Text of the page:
The ultrasound transducer 14 transmits ultrasound pulses into the body and receives echoes or reflections from within the body. As one non-limiting example, the transducer 14 may be a PZT composite having a quarter wave impedance matching layer to increase the coupling of sound from the transducer 14 into the object objects. The ultrasonic pulser 26 also preferably (but not necessarily) applies fast-rise time step pulses to the transducer 14 which is converted by the transducer 14 into ultrasound signals that reflect off the objects being scanned. One non-limiting example drive pulse has a voltage over 100 volts and a rise time on the order of 15 nanoseconds.

Reflections or echoes from the acoustic impedance changes in the body return to the transducer 14 which converts the reflected acoustic energy into corresponding electronic echo signals. The transducer 20 preferably has a broad bandwidth so that, among other things, it can preserve the polarity of the reflected signals. A plurality of ultrasound transducers may be arranged in an array and operated sequentially to produce adjacent beams that collectively cover larger areas.

FIG. 2 is a simplified conceptual drawing that illustrates the pulse from the ultrasonic pulser 26 energizing the ultrasonic transducer 14 to generate an ultrasonic quasi-sinusoidal looking wave that impinges on the stationary walls 16 and the moving objects 18 and 20. For each pulse or “ping”, each moving and stationary object produces one or more RF echoes. RF echo 1 corresponds to the stationary front wall 16; RF echo 2 corresponds to the moving object 18; RF echo 3 corresponds to the moving object 20; and RF echo 4 corresponds to the stationary back wall 16. All of the echoes that result from one ultrasonic pulse or “ping” are combined together as a single “line”. Multiple lines are then processed as described below.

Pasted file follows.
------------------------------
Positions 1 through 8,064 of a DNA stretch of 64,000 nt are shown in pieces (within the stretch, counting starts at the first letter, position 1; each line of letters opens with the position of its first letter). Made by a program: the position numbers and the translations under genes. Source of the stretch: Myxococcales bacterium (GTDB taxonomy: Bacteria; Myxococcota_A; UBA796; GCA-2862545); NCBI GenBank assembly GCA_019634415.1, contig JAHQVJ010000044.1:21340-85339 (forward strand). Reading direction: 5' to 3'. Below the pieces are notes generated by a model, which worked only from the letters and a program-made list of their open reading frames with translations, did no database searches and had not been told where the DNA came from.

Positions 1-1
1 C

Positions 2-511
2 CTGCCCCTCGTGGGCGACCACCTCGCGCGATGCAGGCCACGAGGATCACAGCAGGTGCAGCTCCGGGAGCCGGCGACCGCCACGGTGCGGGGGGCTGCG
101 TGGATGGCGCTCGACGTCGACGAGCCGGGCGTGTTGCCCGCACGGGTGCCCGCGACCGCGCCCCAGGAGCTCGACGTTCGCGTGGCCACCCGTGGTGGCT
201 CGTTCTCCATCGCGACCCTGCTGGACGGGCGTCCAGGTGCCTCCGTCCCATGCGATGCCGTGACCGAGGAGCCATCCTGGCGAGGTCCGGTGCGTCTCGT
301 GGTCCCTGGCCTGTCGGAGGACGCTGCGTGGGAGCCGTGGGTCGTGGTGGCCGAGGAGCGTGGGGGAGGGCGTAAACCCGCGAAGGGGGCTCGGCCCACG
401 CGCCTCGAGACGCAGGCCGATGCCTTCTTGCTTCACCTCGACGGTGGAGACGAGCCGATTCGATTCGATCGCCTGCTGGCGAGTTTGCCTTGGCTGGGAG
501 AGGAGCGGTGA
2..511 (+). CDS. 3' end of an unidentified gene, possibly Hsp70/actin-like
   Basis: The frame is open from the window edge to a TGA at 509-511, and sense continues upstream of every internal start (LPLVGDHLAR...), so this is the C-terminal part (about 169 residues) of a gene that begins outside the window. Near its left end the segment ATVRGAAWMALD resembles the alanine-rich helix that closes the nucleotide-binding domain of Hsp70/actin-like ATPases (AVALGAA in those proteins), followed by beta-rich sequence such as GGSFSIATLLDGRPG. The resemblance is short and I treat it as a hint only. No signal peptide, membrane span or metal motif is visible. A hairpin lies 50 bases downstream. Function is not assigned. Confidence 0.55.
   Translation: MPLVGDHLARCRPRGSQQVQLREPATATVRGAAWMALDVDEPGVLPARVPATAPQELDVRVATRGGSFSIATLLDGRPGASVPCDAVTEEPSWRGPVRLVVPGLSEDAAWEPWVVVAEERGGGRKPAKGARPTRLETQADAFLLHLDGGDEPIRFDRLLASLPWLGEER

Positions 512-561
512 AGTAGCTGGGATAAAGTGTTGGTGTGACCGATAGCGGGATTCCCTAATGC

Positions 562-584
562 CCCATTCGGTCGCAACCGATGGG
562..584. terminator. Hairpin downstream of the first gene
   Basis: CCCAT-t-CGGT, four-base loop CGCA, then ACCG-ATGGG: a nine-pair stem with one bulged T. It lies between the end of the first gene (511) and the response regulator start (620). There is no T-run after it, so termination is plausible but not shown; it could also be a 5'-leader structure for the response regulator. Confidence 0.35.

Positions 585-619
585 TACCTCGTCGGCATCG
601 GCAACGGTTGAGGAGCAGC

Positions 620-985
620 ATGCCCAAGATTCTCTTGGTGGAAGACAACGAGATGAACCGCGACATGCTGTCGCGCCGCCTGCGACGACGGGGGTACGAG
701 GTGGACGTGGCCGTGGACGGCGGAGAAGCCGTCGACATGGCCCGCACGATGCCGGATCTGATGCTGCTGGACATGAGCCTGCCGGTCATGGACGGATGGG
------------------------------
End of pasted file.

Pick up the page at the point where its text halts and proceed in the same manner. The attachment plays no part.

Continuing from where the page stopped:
The ultrasound beam is preferably angled with respect to the moving object direction, e.g., the blood flow direction for emboli, so that the effective range from the transducer face to the moving object changes as the moving object passes through the sound beam. This change in the range with respect to time produces a moving object indicator (MOI) shift. FIG. 3 illustrates that angle θ, which may have any suitable value. One non-limiting example value is 30 degrees. Angling the beam makes the moving object shift much larger than that of the surrounding stationary objects, so that the moving object indicator can more easily separate and cancel the echoes from the stationary objects. In addition, an angled beam reduces the strength of echoes from the stationary walls so that dynamic range requirements for detection and signal processing are reduced. The width of the transducer is designated as “b”, the width of the tube or blood vessel is “a”, and the range “n” is in a direction perpendicular to the surface of the transducer towards the tube or vessel. The range distance from the tube wall to the external surface of the transducer is denoted as “c”. The ultrasonic processing apparatus is set to acquire echo lines at a maximum acquisition depth equal to the distance from the transducer face to the back wall of the tube, which equals a/cos θ+c. The distance “c” from the transducer tube wall is shortest at the top of the transducer and longest at the bottom, angled away from the transducer, so that echoes from the tube wall will be spread out over multiple range values n.